Following this information I deleted virtually everything from my home directory. Rebooted. There was ~20GB in use after that [~10GB for VirtualBox disk image which I wanted to keep if possible]. Following SarveshLad comment I was trying to recover more space and running Bleachbit application when I got another error of low space on HD. Then the system froze. How on earth can my Ubuntu fill up HD with over 100GB within minutes?

share|improve this question
2  
Have you actually checked if you still have remaining space in / –  Uri Herrera Oct 30 '11 at 19:54
1  
In Nautilus (the graphical file browser), or if you prefer from the command line, check what folders are big. In particular, see if anything outside of /home is big. You should report what you find by editing your question to include the new information. If you're using Nautilus for this and you cannot find where the space-consuming folders are, press Ctrl+H (or View > Show Hidden Files). –  Eliah Kagan Nov 19 '11 at 22:34
1  
Have you run a disk check (sudo e2fsck -f -a)? –  RolandiXor Nov 19 '11 at 23:18
1  
may be its the thumbnails for your huge collection of pic and pdf taking up space .... just a observation –  sarveshlad Nov 20 '11 at 0:18
1  
@radek on which ever partition you have ubuntu installed. –  RolandiXor Nov 20 '11 at 1:12

2 Answers 2

up vote 5 down vote accepted
+50

This is almost certainly due to being actually out of space on the root filesystem. If you have lots of free space on your drive, then you likely have a separate filesystem for your user data. This is a common setup.

To find the amount of free space on all your partitions, run the "disk free" command, df. You do not need to be root. You'll get something like the following:

Filesystem           1K-blocks      Used Available Use% Mounted on
/dev/sda1              9614116   8382396   1134048  89% /
none                   1541244       284   1540960   1% /dev
none                   1546180      4804   1541376   1% /dev/shm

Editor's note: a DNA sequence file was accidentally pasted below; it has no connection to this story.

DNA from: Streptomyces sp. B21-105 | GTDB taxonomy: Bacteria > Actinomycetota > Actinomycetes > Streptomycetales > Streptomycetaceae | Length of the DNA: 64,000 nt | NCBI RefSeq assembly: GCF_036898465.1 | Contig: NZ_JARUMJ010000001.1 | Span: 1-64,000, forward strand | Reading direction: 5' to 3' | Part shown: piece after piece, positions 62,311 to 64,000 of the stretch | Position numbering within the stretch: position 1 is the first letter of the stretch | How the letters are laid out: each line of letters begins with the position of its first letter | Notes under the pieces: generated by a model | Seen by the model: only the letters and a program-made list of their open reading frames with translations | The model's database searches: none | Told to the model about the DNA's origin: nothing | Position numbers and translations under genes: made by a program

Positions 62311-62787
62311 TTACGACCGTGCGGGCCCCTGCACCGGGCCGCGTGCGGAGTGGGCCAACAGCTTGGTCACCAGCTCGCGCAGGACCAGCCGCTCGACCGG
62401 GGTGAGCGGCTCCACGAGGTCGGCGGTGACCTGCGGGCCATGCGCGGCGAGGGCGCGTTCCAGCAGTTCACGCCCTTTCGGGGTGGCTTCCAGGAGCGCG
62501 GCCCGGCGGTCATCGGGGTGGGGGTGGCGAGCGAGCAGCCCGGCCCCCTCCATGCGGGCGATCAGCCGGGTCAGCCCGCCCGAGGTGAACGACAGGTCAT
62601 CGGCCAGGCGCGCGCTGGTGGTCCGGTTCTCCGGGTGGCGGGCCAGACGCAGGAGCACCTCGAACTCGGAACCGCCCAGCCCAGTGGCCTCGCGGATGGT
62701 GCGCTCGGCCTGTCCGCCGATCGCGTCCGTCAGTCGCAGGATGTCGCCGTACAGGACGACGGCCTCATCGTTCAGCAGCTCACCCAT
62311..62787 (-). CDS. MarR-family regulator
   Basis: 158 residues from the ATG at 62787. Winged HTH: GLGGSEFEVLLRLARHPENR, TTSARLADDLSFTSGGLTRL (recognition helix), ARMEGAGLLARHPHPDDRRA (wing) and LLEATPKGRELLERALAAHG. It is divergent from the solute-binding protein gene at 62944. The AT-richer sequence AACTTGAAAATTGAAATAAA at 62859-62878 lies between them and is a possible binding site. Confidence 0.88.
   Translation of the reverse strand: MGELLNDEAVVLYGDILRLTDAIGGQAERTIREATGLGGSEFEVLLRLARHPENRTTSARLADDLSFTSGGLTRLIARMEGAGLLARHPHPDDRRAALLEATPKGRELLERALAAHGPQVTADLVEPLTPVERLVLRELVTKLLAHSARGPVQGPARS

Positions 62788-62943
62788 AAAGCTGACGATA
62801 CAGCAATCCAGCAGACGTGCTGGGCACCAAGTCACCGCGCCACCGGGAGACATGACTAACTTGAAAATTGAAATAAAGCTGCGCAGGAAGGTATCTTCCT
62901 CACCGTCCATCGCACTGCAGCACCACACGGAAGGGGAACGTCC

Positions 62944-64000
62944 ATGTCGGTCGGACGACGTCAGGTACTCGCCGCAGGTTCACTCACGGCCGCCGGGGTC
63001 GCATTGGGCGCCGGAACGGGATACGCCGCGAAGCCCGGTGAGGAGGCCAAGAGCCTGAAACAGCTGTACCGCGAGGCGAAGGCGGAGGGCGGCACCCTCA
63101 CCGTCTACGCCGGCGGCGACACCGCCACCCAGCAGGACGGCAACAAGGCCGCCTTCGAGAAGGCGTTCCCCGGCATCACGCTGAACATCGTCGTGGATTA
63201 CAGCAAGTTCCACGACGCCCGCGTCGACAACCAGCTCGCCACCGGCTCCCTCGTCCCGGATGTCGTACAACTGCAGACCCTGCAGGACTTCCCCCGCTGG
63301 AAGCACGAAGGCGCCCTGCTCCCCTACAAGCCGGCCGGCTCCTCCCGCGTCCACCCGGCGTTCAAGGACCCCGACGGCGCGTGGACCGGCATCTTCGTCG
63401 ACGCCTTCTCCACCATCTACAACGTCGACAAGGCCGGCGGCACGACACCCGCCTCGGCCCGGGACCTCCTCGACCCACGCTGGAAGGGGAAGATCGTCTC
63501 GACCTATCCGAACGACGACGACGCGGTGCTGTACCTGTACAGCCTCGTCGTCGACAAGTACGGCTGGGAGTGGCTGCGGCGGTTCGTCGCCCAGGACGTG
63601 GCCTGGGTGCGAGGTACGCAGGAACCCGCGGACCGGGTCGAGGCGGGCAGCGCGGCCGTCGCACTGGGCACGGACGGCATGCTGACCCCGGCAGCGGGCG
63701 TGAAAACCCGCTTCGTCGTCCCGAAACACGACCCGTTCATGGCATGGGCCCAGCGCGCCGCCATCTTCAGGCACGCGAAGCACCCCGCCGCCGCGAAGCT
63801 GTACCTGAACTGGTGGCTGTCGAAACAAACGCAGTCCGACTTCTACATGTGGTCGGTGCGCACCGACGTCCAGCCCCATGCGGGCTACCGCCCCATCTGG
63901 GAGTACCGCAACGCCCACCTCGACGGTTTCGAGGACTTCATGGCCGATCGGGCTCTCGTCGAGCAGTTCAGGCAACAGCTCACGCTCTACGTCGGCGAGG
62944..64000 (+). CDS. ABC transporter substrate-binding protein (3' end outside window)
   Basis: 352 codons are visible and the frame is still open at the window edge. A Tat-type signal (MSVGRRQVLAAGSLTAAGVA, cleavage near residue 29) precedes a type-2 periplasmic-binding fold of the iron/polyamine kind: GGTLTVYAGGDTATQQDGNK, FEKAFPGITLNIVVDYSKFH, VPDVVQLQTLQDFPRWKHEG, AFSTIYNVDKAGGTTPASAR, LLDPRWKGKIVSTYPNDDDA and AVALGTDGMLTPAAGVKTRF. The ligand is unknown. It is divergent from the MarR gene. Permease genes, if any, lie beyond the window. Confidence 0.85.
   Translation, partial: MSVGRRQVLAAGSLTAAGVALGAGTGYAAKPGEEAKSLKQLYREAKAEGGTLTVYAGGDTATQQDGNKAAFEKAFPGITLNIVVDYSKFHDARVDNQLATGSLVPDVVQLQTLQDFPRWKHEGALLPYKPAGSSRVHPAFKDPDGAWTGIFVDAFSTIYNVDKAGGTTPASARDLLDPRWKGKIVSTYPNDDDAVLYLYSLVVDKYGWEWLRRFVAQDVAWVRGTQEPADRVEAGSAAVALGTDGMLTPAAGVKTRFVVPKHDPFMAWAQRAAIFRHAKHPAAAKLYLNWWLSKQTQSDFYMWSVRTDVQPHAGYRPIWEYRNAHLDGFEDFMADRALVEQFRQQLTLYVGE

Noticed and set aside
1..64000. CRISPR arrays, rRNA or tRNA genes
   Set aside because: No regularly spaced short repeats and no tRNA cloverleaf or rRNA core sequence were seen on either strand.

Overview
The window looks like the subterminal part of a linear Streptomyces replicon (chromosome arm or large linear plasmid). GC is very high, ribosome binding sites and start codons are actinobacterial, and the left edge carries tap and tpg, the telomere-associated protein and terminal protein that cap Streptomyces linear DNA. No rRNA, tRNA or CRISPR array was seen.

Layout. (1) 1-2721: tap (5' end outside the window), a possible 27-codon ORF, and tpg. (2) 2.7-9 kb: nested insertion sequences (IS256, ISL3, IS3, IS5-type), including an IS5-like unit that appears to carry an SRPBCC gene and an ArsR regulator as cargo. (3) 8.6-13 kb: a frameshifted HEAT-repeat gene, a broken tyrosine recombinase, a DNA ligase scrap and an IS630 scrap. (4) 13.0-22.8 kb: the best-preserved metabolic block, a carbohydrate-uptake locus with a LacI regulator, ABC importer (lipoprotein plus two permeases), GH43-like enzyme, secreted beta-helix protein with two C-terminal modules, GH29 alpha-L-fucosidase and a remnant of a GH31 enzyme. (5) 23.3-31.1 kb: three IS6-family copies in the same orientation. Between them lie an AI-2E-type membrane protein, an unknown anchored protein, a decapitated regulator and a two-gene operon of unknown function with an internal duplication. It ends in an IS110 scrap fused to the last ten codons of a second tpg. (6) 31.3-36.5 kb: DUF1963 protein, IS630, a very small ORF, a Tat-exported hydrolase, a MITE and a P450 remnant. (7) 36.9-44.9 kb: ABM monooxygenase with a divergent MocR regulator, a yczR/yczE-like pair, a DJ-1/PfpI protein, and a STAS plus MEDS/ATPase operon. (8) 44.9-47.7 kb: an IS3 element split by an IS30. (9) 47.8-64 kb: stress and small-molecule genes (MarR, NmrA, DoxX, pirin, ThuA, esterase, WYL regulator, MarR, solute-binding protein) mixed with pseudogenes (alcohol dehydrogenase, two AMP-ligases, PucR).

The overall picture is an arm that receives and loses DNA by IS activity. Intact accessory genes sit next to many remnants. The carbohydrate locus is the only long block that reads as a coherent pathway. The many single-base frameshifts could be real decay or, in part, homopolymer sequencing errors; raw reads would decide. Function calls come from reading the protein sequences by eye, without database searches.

none                   1546180       372   1545808   1% /var/run
none                   1546180         0   1546180   0% /var/lock
none                   1546180         0   1546180   0% /lib/init/rw
none                   9614116   8382396   1134048  89% /var/lib/ureadahead/debugfs
/dev/sda3             32218292  12333212  19885080  39% /home

As you can see, I have a separate root filesystem (the first one listed) and user data filesystem (the last one listed), and my root partition is pretty close to full. If your df output shows you that your root filesystem is actually full, you need to delete some files (careful which ones!), or resize your partitions.

A useful terminal command for finding what's eating up all the space is the "disk usage" command, du. Invoked without any parameters, it starts listing the sizes of every file in the current directory, and in every directory below. More useful for tracking down usage is in your scenario is sudo du -s -h -x /*, which will give you the total amount of space used (-s) by each file or directory at the top of your root filesystem (/*), without looking at other filesystems (-x), in human-readable numbers like "124M" (-h). Don't worry if it takes a while to complete, it will take on the order of minutes the first run through.